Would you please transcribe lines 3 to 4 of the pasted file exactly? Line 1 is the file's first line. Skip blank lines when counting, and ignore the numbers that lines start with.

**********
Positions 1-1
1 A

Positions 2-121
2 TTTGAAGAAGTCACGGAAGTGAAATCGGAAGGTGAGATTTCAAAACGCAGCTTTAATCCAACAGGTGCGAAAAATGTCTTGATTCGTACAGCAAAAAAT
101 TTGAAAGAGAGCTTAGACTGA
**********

Positions 2-121
2 TTTGAAGAAGTCACGGAAGTGAAATCGGAAGGTGAGATTTCAAAACGCAGCTTTAATCCAACAGGTGCGAAAAATGTCTTGATTCGTACAGCAAAAAAT